This question comes from Linda who writes “During a discussion this week, the subject of what people should wear to church and out in public came up...it has always been my belief that you should wear ‘your’ best to church whatever that best is; modest dress of course, but in the way that we are expected to tithe, I think we should wear our best to worship, but I can't find the verse in the Bible that I thought I had read at one time.”
Actually, dress for those going to religious services is prescribed only to the priesthood who attended in the Tabernacle or the Temple. As for the rest of us, the custom of dressing up for church has more to do with tradition than a biblical mandate. Indeed, if one looks to the custom of the later temple period (in Jesus' day) and to the early church, it becomes clear that dress was not much of an issue—the real issue is the issue of the heart.
For instance, in the 11th chapter of 1st Corinthians Paul chastises the church members for eating all of the love feast before others got there. His complaint most likely stemmed from the behavior of the wealthy who didn't work in the fields, but lived an easier life and could get to the house churches earlier than dusk. There they took their leisure and ate and drank. Later in the evening when the workers finally got out of the fields, they would have most likely come straight to the house church for a meal and for worship—and the wealthy had left nothing for them. What's worthy of note here is that the workers most likely came straight to worship from the fields without changing.
Then there's Jesus and his followers. Remember they traveled all around Israel on foot—they had no entourage of pack animals carrying their wardrobes. When they came to the Temple, they likely came washed, but they certainly weren’t wearing their “Sabbath Best.”
There’s only one passage I'm aware of that might imply wearing dress clothes is expected in worship, and I’m afraid this is the one of those out-of-context passages people have often used to “prove” their point. In the parable of the king’s banquet (Matthew 22), when the invitees would not comet he servants were sent into the streets to gather the poor. As the story progresses, one man didn't dress in a wedding robe and was cast out of the feast. However, the analogy almost certainly has to do with the condition of the heart (cf., Hosea 6:6) rather than a dress requirement for the poor.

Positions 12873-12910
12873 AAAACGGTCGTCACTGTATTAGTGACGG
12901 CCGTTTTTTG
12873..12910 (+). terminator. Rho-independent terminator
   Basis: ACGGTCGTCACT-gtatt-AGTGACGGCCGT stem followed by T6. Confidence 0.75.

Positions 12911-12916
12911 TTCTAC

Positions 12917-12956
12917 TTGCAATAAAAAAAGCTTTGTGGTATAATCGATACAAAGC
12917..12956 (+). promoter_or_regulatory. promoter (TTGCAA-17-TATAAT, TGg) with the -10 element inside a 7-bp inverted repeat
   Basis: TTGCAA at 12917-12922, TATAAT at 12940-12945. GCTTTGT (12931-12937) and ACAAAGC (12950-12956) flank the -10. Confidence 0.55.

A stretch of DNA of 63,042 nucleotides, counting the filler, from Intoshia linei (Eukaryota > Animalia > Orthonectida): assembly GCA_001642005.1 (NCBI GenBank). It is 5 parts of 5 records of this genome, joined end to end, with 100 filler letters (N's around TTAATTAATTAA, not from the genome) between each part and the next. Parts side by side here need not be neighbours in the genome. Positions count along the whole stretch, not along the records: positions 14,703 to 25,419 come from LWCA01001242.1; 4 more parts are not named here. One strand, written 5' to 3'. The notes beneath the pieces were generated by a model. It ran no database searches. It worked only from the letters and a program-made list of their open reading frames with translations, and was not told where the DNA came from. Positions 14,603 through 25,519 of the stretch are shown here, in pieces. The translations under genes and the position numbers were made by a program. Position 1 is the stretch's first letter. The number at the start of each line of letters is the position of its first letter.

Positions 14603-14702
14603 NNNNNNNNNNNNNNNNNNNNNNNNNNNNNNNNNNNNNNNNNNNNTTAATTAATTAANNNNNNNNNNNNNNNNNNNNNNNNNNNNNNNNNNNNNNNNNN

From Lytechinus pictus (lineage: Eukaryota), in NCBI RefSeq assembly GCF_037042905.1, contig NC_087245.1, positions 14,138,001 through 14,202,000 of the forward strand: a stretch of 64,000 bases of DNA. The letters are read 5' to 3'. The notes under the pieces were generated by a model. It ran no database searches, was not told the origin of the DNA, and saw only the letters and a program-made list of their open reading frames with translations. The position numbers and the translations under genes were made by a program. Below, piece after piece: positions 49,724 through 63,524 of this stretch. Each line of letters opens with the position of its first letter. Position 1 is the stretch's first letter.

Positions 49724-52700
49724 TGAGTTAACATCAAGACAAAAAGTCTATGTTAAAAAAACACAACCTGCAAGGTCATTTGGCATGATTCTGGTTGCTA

In reality, whenever the church uses its traditions to impose a dress code, the church excludes those outside of the Kingdom from feeling comfortable and entering a mental and emotional state where they can hear the gospel (if a visitor comes to church in a tee shirt and jeans and everyone else is dressed "to the nines," it’s really clear to the visitor that there’s a dress code and they’re not “up to code.” Further, if everyone serving up front has on a tie or a dress, there's an implied dress code as well.). On the other hand, if the body of Christ (the church) treats worship as if it were of no importance and not worthy of the time and care it takes to offer a presentable sacrifice to the Lord, then the message conveyed to visitors is equally negative.
What’s the answer? First, the up-front worship leaders need to be aware that they’re setting a dress code, like it or not—and they need to be conscientious in presenting a level of formality that is inviting. Second, dressing up is a matter of personal style. You wouldn’t catch me dead in the dress my dad wears. And vice versa. Same goes for my kids. And I suspect it’s been so for centuries. Don’t forget it’s the heart, not the dress that counts.
Besides, I’d rather have people coming in rags than to not come at all. And if we make an issue of other people’s dress, the result will not be spiritual maturity—as if how we dress is a mark of Christian discipleship—it will result in one more empty pew.